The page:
ERIC Number: ED272630
Record Type: RIE
Publication Date: 1985
Reference Count: 0
Mayer, G. Roy
Excellence through Equity, v2 n1 p26-31 Fall 1985
As complaints about the lack of discipline in schools increase, more educators are turning to student conduct codes as one component of a discipline program. In setting up an effective conduct code, the top priority should be clear communication of rules. To ensure this, all relevant parties--administrators, teachers, parents, and students--should be represented when schoolwide rules are being developed. At the classroom level, teachers and students should work together to create a code consisting of no more than five or six rules consistent with schoolwide policies. Behaviors can be dealt with in three ways: (1) reinforced; (2) dealt with using constructive alternatives to punishment; or (3) punished. Rules are not followed unless consequences are applied for complying with them and for violating them. However, if too many behaviors have punitive consequences, the punishment loses its effectiveness. At the same time, tangible reinforcements for rule-following behavior should be gradually phased out--so that such behavior will become a habit not dependent on reward. Selection of the actual consequences of bad behavior to be used in the classroom should involve student input and administrative approval, and must allow for individual student differences and promote equity. The discipline program should be reviewed and revised as necessary each year. (KH)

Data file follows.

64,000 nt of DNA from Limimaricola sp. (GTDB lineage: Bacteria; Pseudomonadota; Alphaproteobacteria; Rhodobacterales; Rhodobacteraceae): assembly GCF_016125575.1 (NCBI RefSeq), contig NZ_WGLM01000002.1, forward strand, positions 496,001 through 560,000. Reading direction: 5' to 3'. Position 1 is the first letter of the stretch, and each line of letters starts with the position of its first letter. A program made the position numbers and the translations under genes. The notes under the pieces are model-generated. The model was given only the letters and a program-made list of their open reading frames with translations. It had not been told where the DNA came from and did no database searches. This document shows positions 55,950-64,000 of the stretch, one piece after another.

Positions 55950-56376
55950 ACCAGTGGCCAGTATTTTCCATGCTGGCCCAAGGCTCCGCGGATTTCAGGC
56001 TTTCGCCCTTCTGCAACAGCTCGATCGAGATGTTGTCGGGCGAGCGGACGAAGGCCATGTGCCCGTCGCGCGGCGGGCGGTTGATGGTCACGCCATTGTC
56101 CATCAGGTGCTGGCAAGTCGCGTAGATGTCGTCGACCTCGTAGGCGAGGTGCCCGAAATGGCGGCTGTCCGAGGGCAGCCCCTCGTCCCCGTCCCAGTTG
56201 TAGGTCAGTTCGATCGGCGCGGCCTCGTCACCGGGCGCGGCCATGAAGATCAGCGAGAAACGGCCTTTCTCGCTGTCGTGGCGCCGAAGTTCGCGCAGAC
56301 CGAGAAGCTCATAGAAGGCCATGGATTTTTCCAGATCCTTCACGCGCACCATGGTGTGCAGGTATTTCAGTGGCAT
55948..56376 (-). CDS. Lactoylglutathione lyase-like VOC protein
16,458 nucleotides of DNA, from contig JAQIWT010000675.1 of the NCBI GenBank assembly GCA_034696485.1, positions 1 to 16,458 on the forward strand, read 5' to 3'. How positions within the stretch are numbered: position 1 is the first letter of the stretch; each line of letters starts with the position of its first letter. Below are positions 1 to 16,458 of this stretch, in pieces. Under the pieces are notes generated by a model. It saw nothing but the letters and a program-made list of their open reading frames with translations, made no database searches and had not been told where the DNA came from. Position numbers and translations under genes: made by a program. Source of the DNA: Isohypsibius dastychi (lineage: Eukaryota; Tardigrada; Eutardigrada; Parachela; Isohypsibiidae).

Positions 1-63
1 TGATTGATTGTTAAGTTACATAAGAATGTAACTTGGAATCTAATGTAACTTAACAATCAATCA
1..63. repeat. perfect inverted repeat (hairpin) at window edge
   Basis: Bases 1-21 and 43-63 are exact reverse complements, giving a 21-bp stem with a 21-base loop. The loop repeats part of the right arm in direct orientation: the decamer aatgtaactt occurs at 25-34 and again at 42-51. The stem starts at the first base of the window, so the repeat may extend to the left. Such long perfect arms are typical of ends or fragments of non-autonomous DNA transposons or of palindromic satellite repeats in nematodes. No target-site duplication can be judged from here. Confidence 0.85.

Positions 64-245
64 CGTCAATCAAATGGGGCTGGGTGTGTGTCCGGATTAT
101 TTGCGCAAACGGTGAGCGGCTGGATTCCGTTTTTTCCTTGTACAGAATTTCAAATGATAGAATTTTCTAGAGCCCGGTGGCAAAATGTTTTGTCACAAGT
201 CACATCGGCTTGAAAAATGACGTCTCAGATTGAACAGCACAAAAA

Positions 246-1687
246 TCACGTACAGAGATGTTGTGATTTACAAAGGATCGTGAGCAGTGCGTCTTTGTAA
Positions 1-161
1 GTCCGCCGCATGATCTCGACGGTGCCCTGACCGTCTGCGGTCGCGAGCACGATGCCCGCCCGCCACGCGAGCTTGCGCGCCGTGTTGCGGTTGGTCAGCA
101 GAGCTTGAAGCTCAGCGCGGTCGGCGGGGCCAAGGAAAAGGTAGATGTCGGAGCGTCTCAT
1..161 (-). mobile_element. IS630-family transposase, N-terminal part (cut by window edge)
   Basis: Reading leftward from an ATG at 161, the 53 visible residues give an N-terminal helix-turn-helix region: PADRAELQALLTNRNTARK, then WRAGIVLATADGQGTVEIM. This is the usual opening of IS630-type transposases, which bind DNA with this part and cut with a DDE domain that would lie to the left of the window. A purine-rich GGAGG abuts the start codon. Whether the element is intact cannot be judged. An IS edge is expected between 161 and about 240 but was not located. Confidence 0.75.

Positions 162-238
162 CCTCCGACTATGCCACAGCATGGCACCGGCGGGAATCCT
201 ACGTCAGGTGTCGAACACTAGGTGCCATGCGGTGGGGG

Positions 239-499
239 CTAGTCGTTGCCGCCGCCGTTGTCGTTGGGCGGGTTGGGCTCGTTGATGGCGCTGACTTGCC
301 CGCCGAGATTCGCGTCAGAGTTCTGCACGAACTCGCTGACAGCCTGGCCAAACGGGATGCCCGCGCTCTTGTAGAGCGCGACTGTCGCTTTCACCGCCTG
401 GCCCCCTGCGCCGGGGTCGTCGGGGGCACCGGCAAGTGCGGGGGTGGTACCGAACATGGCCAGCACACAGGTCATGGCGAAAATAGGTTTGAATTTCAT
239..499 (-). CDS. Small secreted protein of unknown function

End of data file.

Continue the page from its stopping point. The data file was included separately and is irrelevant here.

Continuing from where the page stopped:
Publication Type: Guides - Non-Classroom; Journal Articles
Education Level: N/A
Audience: Administrators; Teachers; Practitioners
Sponsor: Department of Education, Washington, DC.
Authoring Institution: California State Univ., Los Angeles.